Study human practices from stone tools to social media.
Open-Ended Inquiry, Interdisciplinary Methods
Anthropologists experiment with a wide range of media for generating and sharing insights about the world - including but not limited to writing books, curating online archives, and drawing ethnographic comics.
Language and Communication
In addition to the study of individual languages, Oberlin offers a rich course of study in the field of linguistics, the formal study of language itself.
Museums have an obligation to help address the historical wrongs done to native communities by returning agency over their material culture.
This course adopts a biocultural approach to investigating the age-old question of what makes us human? Anthropology is simply – and powerfully – the study of the human species past and present, and in all of our facets as cultural, linguistic, and biological entities. Students will explore our species’ shared evolutionary heritage, the origins of the rich cultural diversity observable among us today, and our place in the natural world.
- Taught by
- Amy Margaris ’96
This course will cultivate an anthropological understanding of the intersections between disease, health, society, the body, culture, and global political economy. Drawing on accounts from across the globe, our topics will include: comparative study of health systems; cross-cultural definitions and understandings of disease, illness, and health; bodies, medicine, and the media; maladies from chronic pain to AIDS to cholera; topics in disability studies and fat studies; health, ethics, and morality; health inequalities; and global health.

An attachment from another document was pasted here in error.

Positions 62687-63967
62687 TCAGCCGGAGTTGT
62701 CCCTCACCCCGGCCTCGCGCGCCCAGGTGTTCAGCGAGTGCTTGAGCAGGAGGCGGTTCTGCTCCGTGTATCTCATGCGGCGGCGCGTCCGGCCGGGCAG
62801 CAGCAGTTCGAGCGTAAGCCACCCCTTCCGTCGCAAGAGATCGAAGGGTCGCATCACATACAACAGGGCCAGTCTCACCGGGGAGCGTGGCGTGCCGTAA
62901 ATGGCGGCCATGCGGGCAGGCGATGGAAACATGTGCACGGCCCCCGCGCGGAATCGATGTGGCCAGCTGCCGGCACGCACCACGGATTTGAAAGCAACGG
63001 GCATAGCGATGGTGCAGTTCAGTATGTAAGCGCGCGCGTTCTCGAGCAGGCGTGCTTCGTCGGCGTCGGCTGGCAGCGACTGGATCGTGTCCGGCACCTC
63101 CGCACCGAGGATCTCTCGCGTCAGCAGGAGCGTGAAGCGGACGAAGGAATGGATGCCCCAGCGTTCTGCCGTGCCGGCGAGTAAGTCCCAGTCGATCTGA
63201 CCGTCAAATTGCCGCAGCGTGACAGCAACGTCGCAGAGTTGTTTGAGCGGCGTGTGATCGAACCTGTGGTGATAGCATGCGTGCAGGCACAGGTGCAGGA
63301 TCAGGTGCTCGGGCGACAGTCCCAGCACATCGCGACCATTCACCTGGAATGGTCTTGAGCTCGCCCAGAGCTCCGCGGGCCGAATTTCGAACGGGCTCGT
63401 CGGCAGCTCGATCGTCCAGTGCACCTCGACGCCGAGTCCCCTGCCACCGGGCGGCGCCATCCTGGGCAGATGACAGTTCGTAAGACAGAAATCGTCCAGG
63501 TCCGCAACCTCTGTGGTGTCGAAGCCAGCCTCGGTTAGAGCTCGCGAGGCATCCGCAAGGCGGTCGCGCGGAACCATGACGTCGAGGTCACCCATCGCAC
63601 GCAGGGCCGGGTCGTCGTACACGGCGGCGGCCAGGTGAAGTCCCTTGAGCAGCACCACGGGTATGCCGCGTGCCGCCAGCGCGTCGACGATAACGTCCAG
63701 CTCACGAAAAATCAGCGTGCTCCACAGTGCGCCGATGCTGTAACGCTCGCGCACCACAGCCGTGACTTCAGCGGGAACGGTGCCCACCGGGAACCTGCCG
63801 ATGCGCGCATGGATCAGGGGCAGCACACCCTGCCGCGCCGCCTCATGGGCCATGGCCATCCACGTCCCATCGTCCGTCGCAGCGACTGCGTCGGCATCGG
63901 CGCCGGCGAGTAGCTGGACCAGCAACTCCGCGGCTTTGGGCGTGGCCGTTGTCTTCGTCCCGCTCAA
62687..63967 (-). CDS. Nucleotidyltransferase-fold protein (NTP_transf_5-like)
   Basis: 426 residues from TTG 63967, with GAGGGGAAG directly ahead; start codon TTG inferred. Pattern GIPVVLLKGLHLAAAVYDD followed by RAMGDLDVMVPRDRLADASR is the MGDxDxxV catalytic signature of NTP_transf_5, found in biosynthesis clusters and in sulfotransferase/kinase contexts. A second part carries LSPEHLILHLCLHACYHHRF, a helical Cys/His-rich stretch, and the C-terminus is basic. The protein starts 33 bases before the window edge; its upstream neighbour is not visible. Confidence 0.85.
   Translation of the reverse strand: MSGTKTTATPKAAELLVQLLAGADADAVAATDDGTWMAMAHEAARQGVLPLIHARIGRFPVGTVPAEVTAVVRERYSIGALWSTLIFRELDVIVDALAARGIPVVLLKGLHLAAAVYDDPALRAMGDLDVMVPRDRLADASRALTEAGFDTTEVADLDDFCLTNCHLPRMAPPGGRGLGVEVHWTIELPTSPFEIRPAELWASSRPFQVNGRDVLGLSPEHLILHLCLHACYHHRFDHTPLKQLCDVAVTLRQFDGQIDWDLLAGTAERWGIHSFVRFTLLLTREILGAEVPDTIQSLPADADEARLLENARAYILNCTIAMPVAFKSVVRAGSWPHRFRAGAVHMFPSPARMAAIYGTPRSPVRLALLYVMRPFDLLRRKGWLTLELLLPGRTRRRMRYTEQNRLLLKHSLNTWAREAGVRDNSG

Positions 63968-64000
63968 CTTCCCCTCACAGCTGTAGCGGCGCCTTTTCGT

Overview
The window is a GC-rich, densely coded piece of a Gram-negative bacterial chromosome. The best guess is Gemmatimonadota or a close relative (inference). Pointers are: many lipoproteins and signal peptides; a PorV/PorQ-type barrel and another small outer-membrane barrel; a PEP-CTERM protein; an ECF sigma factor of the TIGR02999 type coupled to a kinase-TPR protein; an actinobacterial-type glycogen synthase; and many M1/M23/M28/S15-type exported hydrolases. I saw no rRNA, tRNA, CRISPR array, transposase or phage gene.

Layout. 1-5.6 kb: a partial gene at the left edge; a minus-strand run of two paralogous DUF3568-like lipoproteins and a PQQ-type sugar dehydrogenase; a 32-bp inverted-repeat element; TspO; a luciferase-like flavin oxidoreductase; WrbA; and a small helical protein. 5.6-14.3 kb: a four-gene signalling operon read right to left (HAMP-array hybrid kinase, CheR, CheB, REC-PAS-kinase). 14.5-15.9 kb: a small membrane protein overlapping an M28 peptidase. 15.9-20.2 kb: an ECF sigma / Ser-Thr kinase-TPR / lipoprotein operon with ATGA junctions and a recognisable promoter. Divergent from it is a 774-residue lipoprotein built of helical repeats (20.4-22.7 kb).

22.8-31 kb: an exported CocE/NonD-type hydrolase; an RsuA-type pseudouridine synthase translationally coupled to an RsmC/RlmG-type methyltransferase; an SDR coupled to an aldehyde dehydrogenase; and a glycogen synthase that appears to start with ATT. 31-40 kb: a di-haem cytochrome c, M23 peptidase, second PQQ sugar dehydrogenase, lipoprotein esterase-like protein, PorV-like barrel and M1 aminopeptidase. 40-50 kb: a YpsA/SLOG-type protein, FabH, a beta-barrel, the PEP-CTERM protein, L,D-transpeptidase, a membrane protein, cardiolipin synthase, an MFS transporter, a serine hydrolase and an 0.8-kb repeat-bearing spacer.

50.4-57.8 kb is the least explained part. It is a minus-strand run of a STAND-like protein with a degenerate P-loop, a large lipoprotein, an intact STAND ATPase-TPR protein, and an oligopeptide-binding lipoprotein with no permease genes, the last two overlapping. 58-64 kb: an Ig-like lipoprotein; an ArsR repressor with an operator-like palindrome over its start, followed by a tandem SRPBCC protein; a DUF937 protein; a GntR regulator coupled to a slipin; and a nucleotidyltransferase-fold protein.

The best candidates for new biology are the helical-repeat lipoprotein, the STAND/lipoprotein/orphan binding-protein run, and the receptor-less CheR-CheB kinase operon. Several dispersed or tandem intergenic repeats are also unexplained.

- Taught by
How do we affirm the importance of cultural difference while also recognizing that oppression is often rooted in culture? Through an examination of the ways in which people in different societies of the world identify and define ethical and social standards, this course examines the concept of universal human rights and attempts at applying it in the United Nations system and beyond.
- Taught by
- Baron Pineda
This course introduces students to anthropological perspectives on language use as an embodied practice, with attention to the diverse sensory ecologies through which language is produced and perceived. Drawing on comparative work from around the world, we will highlight how perspectives from deaf and disability studies enrich understandings of the political and phenomenological dimensions of language. We will also explore how linguistic practices contribute to the construction of and experience of disabilities.
- Taught by
- Erika Hoffmann-Dilloway
Zola Barnes ’19, a double-degree student, received a funded year of training, mentorship, and learning opportunities focused on the skills needed to achieve social change as part of the Newman Civic Fellowship.
Oberlin Shansi Fellow
Radia Lahlou ’18, a double major in Anthropology and Linguistics, grew up balancing American, Moroccan and French cultural norms, and is a heritage speaker of French. At the Shanxi Agricultural University in Taigu, China, she will explore how cultural exchange can be used as a pedagogical tool in her classroom.
Poet, Activist, and Optimist
Anthropology and Creative Writing double major David James ("DJ") Savarese '17 now works as a public speaker, artful activist (poet, essayist, filmmaker), and practicing optimist, working to make interdependent, self-determined lives a reality for non-traditionally speaking people.